In the course of searching new antibiotics produced by actinomycetes using Ehrlich ascites carcinoma as a testing tool, a new antitumor antibiotic designated cervicarcin was isolated in a crystalline form from the culture filtrate of Streptomyces ogaensis which will be reported in a forthcoming paper.
The isolation and physical and chemical properties as well as some of the biological properties are described in this paper.
Primocarcin discovered in our laboratory is a new antitumor antibiotic produced by Nocardia fukayae. The taxonomic studies, the physico-chemical properties and the chemical structure of this substance were reported in previous papers1,2,3). in this paper, antitumor effect of primocarcin against transplantable mouse tumors, particularly ascitic forms of Ehrlich carcinoma and Sarcoma 180, and the toxicity of promocarcin are presented.
Rifamycin SV (formerly rifomycin SV) is a new antibiotic discovered by Sensi et al1). It inhibits the growth of Gram-positive bacteria including Mycobacterium tuberculosis2). It was effective against experimental infections with Gram-positive bacteria3), and it had a very low toxicity4). It was found recently that this antibiotic is effective against infections in humans5–10).
It was reported that Staphylococcus aureus (209 P) rapidly developed resistance to this antibiotic and various strains resistant to other antibiotics were as equally susceptible to rifamycin SV as did that susceptible stain2). However, it is not known how develop strains resistant to other antibiotics resistance to rifamycin SV and, on the contrary, how behave rifamycin-resistant stains in developing resistances to other antibiotics. Resistance pattern to rifamycin SV is still unknown. The present paper deals with these subjects using Staphylococcus aureus 209 P as the test strain.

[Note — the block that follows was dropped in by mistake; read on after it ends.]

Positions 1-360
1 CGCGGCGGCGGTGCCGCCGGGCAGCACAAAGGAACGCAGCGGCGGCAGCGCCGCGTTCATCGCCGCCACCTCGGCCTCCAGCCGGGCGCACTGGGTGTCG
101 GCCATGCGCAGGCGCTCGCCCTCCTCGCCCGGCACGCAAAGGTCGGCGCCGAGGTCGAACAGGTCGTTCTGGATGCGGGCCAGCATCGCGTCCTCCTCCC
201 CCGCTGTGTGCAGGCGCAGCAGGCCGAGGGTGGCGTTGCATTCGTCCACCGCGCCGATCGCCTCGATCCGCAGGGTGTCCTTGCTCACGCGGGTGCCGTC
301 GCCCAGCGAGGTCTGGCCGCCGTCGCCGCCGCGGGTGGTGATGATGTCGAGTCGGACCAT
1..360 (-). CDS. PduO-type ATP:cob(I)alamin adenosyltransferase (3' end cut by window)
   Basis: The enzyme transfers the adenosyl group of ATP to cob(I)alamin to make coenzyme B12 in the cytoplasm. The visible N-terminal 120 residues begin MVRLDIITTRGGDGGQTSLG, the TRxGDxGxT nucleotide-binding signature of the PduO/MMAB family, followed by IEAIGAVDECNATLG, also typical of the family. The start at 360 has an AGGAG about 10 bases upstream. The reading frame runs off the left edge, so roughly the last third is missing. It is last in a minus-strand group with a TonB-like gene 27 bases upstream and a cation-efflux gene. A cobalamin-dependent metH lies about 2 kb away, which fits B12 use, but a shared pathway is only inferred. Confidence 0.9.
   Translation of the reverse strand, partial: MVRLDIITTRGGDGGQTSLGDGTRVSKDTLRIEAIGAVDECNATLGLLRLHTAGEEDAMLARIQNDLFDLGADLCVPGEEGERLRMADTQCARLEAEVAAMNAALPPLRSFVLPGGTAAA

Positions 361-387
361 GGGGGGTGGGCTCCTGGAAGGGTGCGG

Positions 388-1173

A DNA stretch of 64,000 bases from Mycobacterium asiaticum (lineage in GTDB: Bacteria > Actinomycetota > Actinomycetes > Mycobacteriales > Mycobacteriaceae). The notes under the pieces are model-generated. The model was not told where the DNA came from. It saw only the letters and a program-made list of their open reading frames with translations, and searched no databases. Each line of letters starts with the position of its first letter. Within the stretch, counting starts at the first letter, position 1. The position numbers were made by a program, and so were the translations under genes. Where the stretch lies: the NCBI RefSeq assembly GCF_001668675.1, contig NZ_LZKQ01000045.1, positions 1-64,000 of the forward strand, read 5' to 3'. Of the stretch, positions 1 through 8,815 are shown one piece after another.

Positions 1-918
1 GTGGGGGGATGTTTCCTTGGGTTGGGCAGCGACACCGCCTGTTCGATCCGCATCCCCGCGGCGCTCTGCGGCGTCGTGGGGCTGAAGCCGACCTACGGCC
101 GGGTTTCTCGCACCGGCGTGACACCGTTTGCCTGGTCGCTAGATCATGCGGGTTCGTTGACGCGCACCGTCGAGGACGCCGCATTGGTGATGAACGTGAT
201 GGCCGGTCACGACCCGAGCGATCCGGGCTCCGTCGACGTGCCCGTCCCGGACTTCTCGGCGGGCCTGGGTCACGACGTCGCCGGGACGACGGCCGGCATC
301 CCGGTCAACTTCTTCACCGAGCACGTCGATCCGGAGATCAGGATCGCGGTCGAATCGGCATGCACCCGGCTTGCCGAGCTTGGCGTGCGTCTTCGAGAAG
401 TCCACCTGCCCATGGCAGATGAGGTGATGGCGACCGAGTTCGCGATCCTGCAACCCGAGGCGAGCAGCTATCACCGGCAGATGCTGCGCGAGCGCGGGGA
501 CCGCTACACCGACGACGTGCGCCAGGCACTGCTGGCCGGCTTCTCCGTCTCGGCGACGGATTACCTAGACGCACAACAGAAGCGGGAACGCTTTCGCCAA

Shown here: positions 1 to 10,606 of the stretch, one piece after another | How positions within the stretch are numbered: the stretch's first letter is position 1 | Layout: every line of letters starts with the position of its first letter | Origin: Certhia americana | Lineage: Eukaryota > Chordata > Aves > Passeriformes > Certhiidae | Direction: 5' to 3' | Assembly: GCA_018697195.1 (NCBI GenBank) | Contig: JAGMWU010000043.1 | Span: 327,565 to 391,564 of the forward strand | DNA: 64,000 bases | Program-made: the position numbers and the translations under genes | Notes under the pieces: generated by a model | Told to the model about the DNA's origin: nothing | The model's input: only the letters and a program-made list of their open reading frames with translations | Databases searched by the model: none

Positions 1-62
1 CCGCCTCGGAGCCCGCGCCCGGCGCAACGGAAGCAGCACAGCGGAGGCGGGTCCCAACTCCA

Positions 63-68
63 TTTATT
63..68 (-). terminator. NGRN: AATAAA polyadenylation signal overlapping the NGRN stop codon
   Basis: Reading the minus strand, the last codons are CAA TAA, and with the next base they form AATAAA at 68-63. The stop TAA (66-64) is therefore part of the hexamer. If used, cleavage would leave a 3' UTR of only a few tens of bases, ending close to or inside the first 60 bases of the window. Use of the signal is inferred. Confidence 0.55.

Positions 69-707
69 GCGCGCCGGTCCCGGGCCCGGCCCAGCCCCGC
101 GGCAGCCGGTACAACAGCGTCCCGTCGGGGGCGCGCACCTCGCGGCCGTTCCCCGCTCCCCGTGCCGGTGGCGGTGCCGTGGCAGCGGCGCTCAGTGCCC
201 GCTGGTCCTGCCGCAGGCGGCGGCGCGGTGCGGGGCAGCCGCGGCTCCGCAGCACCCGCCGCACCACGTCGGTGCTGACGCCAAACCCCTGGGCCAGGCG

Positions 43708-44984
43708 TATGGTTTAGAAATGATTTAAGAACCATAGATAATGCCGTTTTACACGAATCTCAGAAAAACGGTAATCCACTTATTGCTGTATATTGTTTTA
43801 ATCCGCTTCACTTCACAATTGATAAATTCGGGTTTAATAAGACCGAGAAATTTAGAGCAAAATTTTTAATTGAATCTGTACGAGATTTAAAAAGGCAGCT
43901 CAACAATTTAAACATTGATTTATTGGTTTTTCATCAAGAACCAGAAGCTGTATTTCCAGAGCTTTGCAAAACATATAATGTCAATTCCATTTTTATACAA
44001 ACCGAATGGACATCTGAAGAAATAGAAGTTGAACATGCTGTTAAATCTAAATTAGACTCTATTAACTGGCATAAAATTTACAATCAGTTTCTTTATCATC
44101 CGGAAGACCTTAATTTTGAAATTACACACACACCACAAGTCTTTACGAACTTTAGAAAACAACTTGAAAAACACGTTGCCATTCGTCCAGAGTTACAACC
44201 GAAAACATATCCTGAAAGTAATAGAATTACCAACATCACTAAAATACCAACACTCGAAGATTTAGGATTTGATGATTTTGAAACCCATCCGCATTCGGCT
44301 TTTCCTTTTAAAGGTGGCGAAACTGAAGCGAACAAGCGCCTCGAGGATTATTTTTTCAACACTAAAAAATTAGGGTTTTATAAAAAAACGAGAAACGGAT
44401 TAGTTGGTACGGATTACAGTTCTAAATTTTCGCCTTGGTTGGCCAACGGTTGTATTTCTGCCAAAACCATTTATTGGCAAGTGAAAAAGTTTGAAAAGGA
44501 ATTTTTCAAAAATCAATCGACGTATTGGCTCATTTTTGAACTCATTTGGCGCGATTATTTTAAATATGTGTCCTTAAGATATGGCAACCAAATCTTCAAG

Several workers1–6) have reported that leucomycin, an antibiotic isolated by Hata and his colleagues7–11) in 1953 from a culture filtrate of Streptomyces kitasatoensis Hata, has a broad antibacterial spectrum which includes gram-positive and some gram-negative bacteria, spirochaetes, rickettsiae and some larger viruses. Leucomycin also exhibits a clinical efficacy for various kinds of infectious diseases caused by those microorganisms. Recently, Abe and others12) demonstrated that leucomycin is a mixture composed of at least six biologically active components, A1, A2, B1, B2, B3 and B4, which were separated by paper chromatographic and electrophoretic methods. The fraction A1 ranked first in antimicrobial activity.